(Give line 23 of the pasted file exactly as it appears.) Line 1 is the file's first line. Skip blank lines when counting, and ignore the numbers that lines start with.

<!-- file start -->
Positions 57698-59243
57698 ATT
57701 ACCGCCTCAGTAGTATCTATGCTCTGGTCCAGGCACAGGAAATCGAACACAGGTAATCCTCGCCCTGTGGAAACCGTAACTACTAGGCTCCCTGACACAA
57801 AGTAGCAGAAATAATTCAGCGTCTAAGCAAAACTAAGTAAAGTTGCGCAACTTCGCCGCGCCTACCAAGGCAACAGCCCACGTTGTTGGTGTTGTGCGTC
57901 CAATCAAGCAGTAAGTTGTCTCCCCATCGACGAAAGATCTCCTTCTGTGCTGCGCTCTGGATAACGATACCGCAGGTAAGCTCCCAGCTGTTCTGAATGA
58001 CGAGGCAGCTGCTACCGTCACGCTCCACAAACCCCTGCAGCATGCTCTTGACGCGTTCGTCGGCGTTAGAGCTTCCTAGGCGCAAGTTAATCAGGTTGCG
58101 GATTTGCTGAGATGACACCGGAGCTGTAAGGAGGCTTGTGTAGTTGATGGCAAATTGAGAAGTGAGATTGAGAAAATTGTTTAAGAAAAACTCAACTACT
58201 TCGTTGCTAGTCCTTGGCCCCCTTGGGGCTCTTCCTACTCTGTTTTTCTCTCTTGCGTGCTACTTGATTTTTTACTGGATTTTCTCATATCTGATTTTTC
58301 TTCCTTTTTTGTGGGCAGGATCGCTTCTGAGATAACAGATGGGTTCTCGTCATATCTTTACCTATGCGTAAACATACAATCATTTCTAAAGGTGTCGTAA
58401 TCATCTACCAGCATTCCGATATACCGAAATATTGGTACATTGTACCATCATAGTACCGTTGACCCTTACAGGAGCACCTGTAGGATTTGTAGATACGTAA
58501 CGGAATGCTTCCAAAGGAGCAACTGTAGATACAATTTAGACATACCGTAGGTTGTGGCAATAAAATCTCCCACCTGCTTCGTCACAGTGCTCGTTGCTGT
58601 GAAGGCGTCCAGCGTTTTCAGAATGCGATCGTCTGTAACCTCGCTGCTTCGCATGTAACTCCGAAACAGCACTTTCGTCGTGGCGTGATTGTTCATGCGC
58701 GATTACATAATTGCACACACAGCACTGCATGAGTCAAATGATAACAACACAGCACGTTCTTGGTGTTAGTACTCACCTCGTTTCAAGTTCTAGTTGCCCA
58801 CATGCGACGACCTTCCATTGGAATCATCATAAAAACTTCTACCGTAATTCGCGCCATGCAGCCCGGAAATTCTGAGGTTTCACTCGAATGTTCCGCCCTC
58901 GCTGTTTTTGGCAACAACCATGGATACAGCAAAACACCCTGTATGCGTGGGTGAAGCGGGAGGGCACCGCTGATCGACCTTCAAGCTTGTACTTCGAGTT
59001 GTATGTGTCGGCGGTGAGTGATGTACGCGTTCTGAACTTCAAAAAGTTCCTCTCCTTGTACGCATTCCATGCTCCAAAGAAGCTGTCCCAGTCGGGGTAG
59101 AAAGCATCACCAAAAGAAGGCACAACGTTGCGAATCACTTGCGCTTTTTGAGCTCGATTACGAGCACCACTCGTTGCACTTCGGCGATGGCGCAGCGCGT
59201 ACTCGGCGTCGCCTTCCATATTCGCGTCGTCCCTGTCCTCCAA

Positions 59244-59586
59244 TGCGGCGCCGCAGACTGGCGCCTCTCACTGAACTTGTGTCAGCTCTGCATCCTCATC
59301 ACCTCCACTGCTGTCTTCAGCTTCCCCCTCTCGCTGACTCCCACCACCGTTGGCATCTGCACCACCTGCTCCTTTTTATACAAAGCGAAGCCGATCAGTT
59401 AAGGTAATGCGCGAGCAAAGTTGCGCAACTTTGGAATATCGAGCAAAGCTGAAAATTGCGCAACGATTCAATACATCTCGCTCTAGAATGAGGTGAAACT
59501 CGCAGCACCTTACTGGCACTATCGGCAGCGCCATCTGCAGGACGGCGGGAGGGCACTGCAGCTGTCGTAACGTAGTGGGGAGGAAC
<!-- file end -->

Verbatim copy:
59501 CGCAGCACCTTACTGGCACTATCGGCAGCGCCATCTGCAGGACGGCGGGAGGGCACTGCAGCTGTCGTAACGTAGTGGGGAGGAAC